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After Stroke Developing the Winner's Mindset
6 CEUs After Stroke Developing the Winner's Mindset

Section 19
Appendix: Client Reproducible Worksheets


Answer Booklet | Table of Contents
| Geriatric & Aging CEU Courses
Social Worker CEU, Psychologist CE, Counselor CEU, MFT CEU

Caregiver Technique: Smooth Communication in 8 Steps
Review CD Track 1 for more information regarding this technique.

1. Prepare an area for conversation.  Quiet, calm surroundings with few distractions will help the stroke sufferer concentrate on communication, and will help you focus on understanding him or her better as well.
2. Use simple sentences, but be careful to avoid a condescending tone.
3. Unless the stroke sufferer has a hearing impairment, a normal tone of voice is more effective for enhancing communication than an excessively loud one.
4. Don’t pause between words, as this can be confusing.  On the other hand, clear pauses between sentences or phrases can help the stroke sufferer grasp the meaning more easily.
5. Phrase questions simply, so that they can be responded to with yes or no answers.
6. Never force a response; rather, encourage a response.
7. Because it takes a great deal of energy for someone with aphasia to talk and process information, try to time conversations for when the stroke sufferer is well rested and relaxed.
8.  since communication is the goal, it is inappropriate to correct grammar or pronunciation.  Focus on the ideas he or she is expressing.  Correcting the mechanics of his speech may be distracting, or even upsetting.

The Time Orientation Strategies Technique
Review CD Track 3 for more information regarding this technique.
1. Record together with your caregiver how much time it takes you to accomplish daily activities, like dressing, bathing, or eating.  The idea not to do so as a test of your abilities, but as a way to gather information and add quality to your day.  With this information, you can then estimate the time you need for your daily routines without ever feeling rushed.  This can also help you maintain more independence in creating and managing your own schedule.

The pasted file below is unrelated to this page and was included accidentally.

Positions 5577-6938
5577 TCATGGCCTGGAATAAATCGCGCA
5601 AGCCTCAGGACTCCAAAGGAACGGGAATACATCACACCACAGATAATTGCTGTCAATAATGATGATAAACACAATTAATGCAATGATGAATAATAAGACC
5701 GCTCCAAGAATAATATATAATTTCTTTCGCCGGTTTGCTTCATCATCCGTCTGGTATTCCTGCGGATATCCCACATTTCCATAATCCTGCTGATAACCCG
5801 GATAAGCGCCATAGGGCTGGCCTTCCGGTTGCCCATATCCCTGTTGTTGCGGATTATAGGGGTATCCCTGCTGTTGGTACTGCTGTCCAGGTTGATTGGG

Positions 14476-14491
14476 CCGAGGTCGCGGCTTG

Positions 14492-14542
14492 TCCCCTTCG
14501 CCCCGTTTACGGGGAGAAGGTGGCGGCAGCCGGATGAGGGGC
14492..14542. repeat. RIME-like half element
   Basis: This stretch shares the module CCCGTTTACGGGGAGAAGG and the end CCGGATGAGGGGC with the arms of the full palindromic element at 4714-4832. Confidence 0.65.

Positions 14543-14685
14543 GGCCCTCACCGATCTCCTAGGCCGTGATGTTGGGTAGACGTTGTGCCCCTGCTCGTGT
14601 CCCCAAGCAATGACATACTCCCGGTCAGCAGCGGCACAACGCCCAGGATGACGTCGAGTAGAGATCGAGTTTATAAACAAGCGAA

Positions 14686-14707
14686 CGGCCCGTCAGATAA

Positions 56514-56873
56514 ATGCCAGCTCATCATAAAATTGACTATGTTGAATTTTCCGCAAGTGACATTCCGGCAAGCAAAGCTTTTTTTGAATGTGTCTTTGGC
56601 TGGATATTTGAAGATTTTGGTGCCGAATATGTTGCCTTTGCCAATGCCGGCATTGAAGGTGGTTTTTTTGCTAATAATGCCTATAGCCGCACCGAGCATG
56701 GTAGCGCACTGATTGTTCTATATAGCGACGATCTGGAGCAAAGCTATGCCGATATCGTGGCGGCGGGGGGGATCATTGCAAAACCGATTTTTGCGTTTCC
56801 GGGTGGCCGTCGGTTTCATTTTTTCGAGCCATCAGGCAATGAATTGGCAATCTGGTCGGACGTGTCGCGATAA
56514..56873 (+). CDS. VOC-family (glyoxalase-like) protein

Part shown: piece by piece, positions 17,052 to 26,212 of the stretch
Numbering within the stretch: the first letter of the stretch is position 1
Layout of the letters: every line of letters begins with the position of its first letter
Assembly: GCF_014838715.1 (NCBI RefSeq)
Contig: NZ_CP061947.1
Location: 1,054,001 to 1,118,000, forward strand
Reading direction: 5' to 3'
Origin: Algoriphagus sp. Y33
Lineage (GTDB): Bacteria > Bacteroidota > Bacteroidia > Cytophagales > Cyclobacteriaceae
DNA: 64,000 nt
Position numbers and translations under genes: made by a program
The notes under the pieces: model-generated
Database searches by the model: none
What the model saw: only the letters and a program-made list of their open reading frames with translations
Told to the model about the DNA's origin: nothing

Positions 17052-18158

2. Use a structured schedule to help orient herself to the time of day.  Even if you have difficulty with the concept of time, if you connect the things you do, like dressing or eating dinner, with time, it will help you develop a structure to your day.  Such structure has a built-in responsibility and accountability, so you may find that you give yourself more chances to feel good about yourself when you own your own  time.
3. Use calendars and daily reminders.  A monthly calendar to remind you of coming events and appointments, and crossing off the days in the evenings can help orient you to the passing of days.  A daily reminder or calendar can be useful to help you keep track of daily schedules, activities, and medication times.  In addition, you may discuss with your caregiver a specific handy location for family notes and reminders.
4. Use digital watches and clocks.  Digital clocks can be easier to interpret. You may also consider using a digital alarm clock to help orient you to medication times or other tasks you wish to remember.”
5. Set realistic goals when focusing on time.  Using these other strategies can help you better prioritize those tasks that are truly important, and apportion time accordingly.   The goal is to help yourself keep a positive attitude towards time, not see time as something to compete with.

The 4-Point Security Technique
Review CD Track 4 for more information regarding this technique.

This technique is specifically designed for stroke sufferers who return to living alone.
1.  Arrange for someone to call you once per day.
2. Develop a signal system with a trusted neighbor that will alert him or her is you find yourself in trouble and unable to speak.
3. Inform the fire department of your condition, to improve their ability to assist you in an emergency.
4. Consider entering the US Postal Alert program through your local postmaster.  If mail accumulates the postal carrier will notify the appropriate agency or service to check on you.

The Affirmation Statements Technique
Review CD Track 5 for more information regarding this technique.

1.  I will not ask my caregiver for anything that I can do for myself. 
2.  I thank my caregiver every time he or she provides me with assistance.
3.  When my caregiver suggests we go out shopping, or to eat, I make every effort to go.